Markets continue to win back Federal Reserve Chairman Jerome Powell's comments, which caused a wave of profit taking on speculative trading positions. The dollar retreated for a while, but dollar bulls were active again during the U.S. session. What does this mean? Should we wait for the dollar to recover or is this the last spurt before the beginning of a long capitulation?
The Fed has been shaking up the markets lately. It is possible that it is preparing them for the forthcoming easing of monetary conditions. There is reason to believe that the central bank will cut rates more sharply than other major central banks.
In that case, we are dealing with the beginning of a prolonged downtrend for the greenback. The dollar index may still go up, but not much and not for long.
The depreciation of the dollar is expected to occur gradually, as the economy goes into recession, and the Fed is trying to choose the best time to start cutting rates.
The rate of the dollar's decline should intensify in 2024, while a sharp downward movement is not expected. Moreover, market players are constantly changing their opinions about the U.S. monetary policy. Naturally, it has its reasons. The mixed dynamics on all fronts potentially reflects continued uncertainty as to whether the Fed can achieve its 2% inflation target without hurting a robust labor market and a robust economy.
Such a scenario has merit. At least Powell has confirmed such a possibility.
It is clear that a sharp decline from the dollar is expected in the long term. In the short-term, however, the picture looks somewhat different.
The dollar index has lost momentum, but bullish attempts are still possible. Bulls are facing a serious obstacle at 104.00.
However, as long as the indicator stays above 102.00, further growth is possible. To ensure such movement, the bulls must overcome the February high at 103.96. Then it can continue to rise to 105.63, the 2023 high.
Important points for traders
Powell's comments at the Washington Economic Club meeting were important given the release of strong labor market data after the Fed meeting. Traders and investors mostly focused on Powell's speech, which, by the way, was more like an interview.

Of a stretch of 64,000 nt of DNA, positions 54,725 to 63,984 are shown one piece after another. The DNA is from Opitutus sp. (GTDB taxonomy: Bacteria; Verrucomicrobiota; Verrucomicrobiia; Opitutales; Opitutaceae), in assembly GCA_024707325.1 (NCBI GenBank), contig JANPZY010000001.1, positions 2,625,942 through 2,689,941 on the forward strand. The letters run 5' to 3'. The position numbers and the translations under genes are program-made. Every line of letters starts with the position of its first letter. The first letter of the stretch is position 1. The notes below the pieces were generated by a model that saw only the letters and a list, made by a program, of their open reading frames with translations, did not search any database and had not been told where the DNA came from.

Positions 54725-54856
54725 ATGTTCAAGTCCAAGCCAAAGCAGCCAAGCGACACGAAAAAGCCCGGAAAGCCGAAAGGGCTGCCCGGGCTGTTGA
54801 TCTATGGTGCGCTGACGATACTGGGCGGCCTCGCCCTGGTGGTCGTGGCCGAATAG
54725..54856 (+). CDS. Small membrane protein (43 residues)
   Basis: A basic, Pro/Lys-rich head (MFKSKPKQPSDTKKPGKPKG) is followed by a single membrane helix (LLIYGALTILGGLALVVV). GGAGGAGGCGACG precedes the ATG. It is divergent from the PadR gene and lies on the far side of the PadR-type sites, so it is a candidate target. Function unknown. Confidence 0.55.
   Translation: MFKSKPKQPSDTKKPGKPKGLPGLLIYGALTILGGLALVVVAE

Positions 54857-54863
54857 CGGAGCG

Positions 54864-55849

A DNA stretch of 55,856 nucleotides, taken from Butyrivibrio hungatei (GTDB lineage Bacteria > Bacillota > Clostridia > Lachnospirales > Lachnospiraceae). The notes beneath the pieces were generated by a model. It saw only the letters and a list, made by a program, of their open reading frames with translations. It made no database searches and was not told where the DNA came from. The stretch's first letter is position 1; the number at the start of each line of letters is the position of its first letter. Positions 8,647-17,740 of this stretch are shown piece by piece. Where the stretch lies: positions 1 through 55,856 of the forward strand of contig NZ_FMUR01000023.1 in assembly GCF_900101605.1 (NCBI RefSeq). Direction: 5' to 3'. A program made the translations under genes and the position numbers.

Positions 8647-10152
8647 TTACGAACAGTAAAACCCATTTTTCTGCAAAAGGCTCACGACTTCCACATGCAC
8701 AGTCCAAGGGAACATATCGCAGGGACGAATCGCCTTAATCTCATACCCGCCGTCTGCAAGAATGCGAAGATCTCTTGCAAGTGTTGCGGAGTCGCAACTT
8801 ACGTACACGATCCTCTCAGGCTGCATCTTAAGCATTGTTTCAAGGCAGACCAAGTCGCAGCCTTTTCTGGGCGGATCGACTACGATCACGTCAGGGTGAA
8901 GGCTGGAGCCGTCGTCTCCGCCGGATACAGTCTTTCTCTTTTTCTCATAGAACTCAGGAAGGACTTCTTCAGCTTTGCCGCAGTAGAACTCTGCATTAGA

There were a lot of interesting questions from third parties. Here are a few key talking points.
Did the market interpret February's policy decision wrong?
"What we said at the meeting was that ongoing rate increases will be appropriate. And the reason is we're trying to achieve a stance of policy that is sufficiently restrictive to bring inflation down to 2% over time, and we don't think we've achieved that yet. So we said that. And I, and you know, now you see the labor market report and I think again, financial conditions are now more well aligned with that than they were before."
Why is the labor market so strong?
"Well, the labor market is strong because the economy is strong and, as I mentioned, it's a good thing that we've been able to see the beginnings of disinflation without seeing the labor market weaken. There's a lot of demand for workers. In fact, if you look at the supply of workers versus demand for workers, demand for US workers is now more than 5 million greater than the available supply and the available supply consists."
Are the markets getting the interest rate forecast right?
"So we never say this is what we think will happen. We, you know, we make a tentative forecast and then we let the data come in. For example, if the data were to continue to come in stronger than we forecast. And we were to conclude that we needed to raise rates more than is priced into the markets or than we wrote down at our last group forecast in December. Then we would certainly do that. We would certainly raise rates more."
The Fed has given the most ground to ponder at least until next week's U.S. inflation figure is released. Perhaps that data will turn things upside down again. In the meantime, markets will be more patient with further monetary policy predictions. Most likely, a more hawkish approach will have to be rearranged.
The Fed is unlikely to move away from tightening so quickly. The May meeting could once again end with a 25 bps hike, though market players are tuned in at 0.05. We will have to readjust. Probably more than once.
What about the euro
EUR/USD losses appear to be steadying around the 1.07 level. A break past the 1.0765/70 area could lift the pair to the 1.08 level, economists at Scotiabank report. The European Central Bank should provide support to the single currency.
"We think the relatively hawkish messaging from the ECB will serve to keep the EUR underpinned in the short run and that losses to the 1.07 area may provide an opportunity for bargain-hunters to step up to re-establish long positions that were squeezed out by the past week's volatility."
After a hike to 1.0800, a rebound to the January peak of 1.0940, which is expected to restrain the bulls from further pressure, is not excluded.
In this case, the immediate support is at 1.0680. Falling below this level will provide bears with the opportunity to sell in the direction of the January low at 1.0480. To begin with, they should be confident in the 1.0560 mark.